• May reduce ongoing administrative effort.
  • May have ability to take a loan from plan balance.
  • Protection from creditors.
  • May have access to low-cost institutional investment options.
  • Would likely reduce fees and expenses with one account rather than two.


  • May have limited investment options.
  • May have restricted withdrawal provisions.
  • May have minimum balance requirements.

Rollover to an IRA with Thrivent Mutual Funds


  • Maintain tax-deferred status.
  • May have a broader range of investment options.
  • Allows for consolidation and simplified account management, recordkeeping, and tax reporting—helping provide a clearer overall picture of your retirement assets.
  • Access to professional guidance if you work with a financial professional.


  • No possibility for loans.
  • Assets may not be protected from creditors.
  • May experience negative tax consequences if rolling over significantly appreciated employer stock.3


Pairing a Roth IRA with your 401(k)

Having a Roth IRA and a 401(k) can be a helpful step in your retirement planning. Learn more about the differences between the two and benefits of both.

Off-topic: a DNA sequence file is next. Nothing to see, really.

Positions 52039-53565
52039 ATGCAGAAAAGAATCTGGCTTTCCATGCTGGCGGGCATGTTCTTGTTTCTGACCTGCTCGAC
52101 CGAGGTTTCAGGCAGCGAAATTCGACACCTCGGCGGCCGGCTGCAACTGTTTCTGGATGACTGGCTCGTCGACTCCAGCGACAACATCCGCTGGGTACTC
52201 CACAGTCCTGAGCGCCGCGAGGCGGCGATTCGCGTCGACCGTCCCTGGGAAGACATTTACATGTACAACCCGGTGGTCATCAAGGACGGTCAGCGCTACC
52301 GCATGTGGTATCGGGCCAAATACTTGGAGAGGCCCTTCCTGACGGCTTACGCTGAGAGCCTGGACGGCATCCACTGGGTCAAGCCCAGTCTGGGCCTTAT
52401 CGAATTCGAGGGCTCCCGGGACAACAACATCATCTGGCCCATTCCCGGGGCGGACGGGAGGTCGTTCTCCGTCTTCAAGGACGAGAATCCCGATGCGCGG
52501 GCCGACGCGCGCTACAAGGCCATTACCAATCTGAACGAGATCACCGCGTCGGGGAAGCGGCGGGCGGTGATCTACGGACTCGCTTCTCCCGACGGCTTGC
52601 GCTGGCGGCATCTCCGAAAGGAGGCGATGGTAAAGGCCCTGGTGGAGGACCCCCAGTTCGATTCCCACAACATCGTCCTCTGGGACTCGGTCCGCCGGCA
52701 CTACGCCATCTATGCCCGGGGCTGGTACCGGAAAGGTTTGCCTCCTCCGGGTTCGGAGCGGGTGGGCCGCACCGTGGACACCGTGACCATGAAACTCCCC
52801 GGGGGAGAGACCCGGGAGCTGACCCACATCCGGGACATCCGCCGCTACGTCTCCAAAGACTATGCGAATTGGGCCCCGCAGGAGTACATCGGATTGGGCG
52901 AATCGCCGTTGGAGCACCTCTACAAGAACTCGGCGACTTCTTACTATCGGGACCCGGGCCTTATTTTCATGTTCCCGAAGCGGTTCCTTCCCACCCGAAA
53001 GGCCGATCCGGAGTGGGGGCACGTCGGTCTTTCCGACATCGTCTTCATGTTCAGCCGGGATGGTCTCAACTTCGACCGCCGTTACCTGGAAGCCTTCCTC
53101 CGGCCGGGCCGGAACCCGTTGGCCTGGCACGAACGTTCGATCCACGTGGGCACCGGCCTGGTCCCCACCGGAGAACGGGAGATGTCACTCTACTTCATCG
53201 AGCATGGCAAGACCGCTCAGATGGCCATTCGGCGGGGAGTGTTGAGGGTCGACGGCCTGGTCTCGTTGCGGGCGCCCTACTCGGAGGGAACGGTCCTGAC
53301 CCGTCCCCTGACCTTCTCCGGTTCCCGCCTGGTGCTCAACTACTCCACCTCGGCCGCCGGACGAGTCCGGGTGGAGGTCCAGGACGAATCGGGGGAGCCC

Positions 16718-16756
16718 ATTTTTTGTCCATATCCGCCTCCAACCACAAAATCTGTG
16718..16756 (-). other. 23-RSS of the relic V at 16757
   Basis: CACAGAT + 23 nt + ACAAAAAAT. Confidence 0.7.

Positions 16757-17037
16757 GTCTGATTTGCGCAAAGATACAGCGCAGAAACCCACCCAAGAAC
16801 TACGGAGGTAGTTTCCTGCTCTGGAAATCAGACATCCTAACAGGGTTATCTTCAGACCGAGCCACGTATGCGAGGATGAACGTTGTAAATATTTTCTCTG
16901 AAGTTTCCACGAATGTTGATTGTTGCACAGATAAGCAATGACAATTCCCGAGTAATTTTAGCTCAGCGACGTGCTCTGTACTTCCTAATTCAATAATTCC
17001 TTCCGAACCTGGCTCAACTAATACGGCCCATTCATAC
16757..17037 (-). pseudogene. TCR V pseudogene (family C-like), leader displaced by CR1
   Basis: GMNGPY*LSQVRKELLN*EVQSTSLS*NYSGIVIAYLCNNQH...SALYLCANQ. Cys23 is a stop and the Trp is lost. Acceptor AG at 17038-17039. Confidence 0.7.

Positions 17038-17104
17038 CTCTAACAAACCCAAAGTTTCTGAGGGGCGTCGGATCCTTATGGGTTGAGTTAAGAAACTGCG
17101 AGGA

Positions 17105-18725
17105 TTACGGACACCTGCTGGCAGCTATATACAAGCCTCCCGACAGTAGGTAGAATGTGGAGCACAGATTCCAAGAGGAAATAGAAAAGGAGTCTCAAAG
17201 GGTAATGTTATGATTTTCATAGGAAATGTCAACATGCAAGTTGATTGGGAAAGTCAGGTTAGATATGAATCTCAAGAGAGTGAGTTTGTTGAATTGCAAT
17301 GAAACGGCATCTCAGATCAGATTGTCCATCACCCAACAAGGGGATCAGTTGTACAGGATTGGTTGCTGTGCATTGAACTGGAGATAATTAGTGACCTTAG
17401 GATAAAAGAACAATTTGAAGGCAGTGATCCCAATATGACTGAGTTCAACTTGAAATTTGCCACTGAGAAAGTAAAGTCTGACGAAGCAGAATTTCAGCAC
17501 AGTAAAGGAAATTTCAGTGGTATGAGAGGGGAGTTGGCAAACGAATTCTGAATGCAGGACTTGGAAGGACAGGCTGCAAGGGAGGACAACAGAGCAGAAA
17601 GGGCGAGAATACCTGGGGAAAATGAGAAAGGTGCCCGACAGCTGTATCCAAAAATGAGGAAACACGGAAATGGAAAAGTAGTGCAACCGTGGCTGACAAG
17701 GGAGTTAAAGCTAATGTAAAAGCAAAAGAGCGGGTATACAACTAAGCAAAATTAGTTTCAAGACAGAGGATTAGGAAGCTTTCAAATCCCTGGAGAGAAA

Will you have enough to make your retirement plans a reality?

After years of hard work and deferred gratification, you’re finally looking forward to a fulfilling retirement. And you have some big plans. Travel. Fine dining. A cozy, well-appointed vacation cabin. You now have the time to enjoy the good life that you may have had to (mostly) put off during your career.

Job change is a prime time to pump up your finances

Starting a new job is a major life change—and a good time to reassess your financial state of affairs. It may also be an ideal time to ramp up your investment plan to build wealth for the future.

What is the process?

If you’ve decided to initiate a rollover or transfer of your retirement assets, there are several steps you need to take, regardless of the financial institutions involved. At a high-level, these are the steps:

  1. Identify and set up a destination for your money. You can move the assets into an existing account or set up a new account. Once the account is approved and set up, the rollover/transfer can start.